Why you need the flu vaccine

Lesley Dobson / 20 September 2016

With winter snapping at our heels it’s time to think about protecting yourself from one of the biggest cold-weather health risks – flu.

Age and poor health put you at greater risk of dying because of flu. If you are 65 years old and over, or have long-term health problems, you should have the flu jab. Ask your GP whether you should have a flu jab through the NHS if you have any of these health problems:

If any of these apply to you, it means that you’re especially vulnerable to the flu virus. If you fit into any of these categories it’s important that you are vaccinated against flu every year. 

What is flu?

Flu – the name we often use for influenza, is a viral infection of the respiratory tract – your nose, mouth, throat, and lungs.

The symptoms include:

  • headaches
  • sneezing
  • a dry cough
  • sore throat
  • joint and muscle aches and pains
  • a high temperature
  • feeling sick
  • sweating

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One of the main problems with flu is that it is easy to catch, and to pass on, even if you don’t have any symptoms.

You can pass flu on simply by sneezing or coughing. If you’re infected, the droplets that you expel can easily infect other people.

Someone else could catch the flu just by touching a droplet from a cough or sneeze.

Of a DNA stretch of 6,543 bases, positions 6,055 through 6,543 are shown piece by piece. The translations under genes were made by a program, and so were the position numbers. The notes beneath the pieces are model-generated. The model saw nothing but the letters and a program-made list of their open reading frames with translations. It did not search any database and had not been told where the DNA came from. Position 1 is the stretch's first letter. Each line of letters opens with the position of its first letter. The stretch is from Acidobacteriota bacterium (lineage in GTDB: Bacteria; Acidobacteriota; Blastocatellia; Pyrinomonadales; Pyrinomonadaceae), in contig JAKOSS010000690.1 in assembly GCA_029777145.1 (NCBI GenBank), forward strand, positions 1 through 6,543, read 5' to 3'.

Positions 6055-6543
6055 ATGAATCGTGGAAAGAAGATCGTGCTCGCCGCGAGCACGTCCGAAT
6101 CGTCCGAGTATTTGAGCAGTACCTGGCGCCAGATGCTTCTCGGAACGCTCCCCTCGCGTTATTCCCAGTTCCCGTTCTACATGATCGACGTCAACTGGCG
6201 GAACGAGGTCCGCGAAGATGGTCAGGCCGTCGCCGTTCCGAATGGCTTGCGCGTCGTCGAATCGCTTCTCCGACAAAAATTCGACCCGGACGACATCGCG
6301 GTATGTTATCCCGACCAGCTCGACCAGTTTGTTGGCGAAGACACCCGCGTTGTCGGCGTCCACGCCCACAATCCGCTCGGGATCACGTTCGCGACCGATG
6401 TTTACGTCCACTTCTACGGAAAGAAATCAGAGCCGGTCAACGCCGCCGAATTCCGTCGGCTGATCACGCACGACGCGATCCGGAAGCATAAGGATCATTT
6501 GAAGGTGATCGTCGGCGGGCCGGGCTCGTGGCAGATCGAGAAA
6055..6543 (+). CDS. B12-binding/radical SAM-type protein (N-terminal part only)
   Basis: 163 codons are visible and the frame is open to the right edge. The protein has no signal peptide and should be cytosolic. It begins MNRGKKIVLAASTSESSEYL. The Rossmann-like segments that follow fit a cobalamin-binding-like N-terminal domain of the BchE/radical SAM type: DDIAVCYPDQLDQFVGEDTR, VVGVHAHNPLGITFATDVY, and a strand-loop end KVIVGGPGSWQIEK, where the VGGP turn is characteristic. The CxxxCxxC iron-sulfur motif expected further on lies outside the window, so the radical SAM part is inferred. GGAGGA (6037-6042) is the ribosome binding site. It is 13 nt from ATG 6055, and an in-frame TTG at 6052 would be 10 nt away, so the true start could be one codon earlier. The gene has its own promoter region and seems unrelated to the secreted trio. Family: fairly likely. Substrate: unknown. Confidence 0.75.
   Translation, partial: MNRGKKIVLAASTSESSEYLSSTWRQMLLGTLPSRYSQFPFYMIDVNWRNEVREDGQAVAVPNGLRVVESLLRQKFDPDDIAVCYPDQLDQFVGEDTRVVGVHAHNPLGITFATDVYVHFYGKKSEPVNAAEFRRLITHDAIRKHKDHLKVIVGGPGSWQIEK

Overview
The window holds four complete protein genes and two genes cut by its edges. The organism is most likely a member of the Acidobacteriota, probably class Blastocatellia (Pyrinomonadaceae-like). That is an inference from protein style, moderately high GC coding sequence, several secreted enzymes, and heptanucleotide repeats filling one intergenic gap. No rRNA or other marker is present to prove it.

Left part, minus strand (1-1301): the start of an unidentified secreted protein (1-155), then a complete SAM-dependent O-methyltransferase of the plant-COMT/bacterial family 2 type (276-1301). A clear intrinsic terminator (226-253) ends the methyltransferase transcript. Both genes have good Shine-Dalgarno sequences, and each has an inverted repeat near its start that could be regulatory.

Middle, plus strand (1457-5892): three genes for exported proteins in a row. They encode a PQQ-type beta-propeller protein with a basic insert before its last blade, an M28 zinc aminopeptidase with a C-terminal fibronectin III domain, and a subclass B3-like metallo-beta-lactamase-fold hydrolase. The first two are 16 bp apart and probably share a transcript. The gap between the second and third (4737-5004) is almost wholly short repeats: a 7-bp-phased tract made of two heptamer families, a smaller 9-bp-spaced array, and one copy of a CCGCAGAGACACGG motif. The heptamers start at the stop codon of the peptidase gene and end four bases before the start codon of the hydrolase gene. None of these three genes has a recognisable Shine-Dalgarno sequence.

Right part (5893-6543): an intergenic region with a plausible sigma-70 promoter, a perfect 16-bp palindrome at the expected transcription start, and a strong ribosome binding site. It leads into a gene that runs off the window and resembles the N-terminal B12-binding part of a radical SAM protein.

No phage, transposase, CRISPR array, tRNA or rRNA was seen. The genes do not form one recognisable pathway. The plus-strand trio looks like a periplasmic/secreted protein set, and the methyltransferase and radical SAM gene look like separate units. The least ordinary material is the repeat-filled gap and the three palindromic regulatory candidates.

This is why it’s important to have the flu vaccination. It can help prevent you from catching flu, and  help stop you passing it on to others.

How to avoid catching a cold

How does the flu vaccine work?

There are three different types of flu virus, known as A, B, and C.

 A and B are responsible for most cases of flu in the UK.

Type A tends to be the most serious because it can transform into a strain that people don’t have resistance to.

Type B is usually less serious, and tends to affect young children rather than adults.

Type C is the mildest virus out of the three, and the symptoms are similar to having a cold.

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A new flu vaccine is created every year, so that it can target the flu strains that are those most likely to affect us over the next twelve months.

The flu vaccine for 2016/17, has been created to give protection against the flu strains that the World Health Organisation (WHO), in collaboration with scientists around the world, feels are likely to be the most widespread this winter.

Having the flu vaccination doesn’t guarantee that you won’t catch the flu, but this doesn’t mean that you shouldn’t bother having it.

The flu jab can give you protection against a virus that can make you seriously ill. People die because of flu complications every year.

Having the flu jab each year means that you are less likely to have the flu.

When and where to have your flu jab

If you are over 65, and/or have a condition that could put you at greater risk of catching flu, contact your GP surgery from October to early November, and ask about having a flu vaccination.

Some community pharmacies also offer the flu jab to adults at extra risk from flu, so it’s worth asking if your local community pharmacy does.

The opinions expressed are those of the author and are not held by Saga unless specifically stated.

The material is for general information only and does not constitute investment, tax, legal, medical or other form of advice. You should not rely on this information to make (or refrain from making) any decisions. Always obtain independent, professional advice for your own particular situation.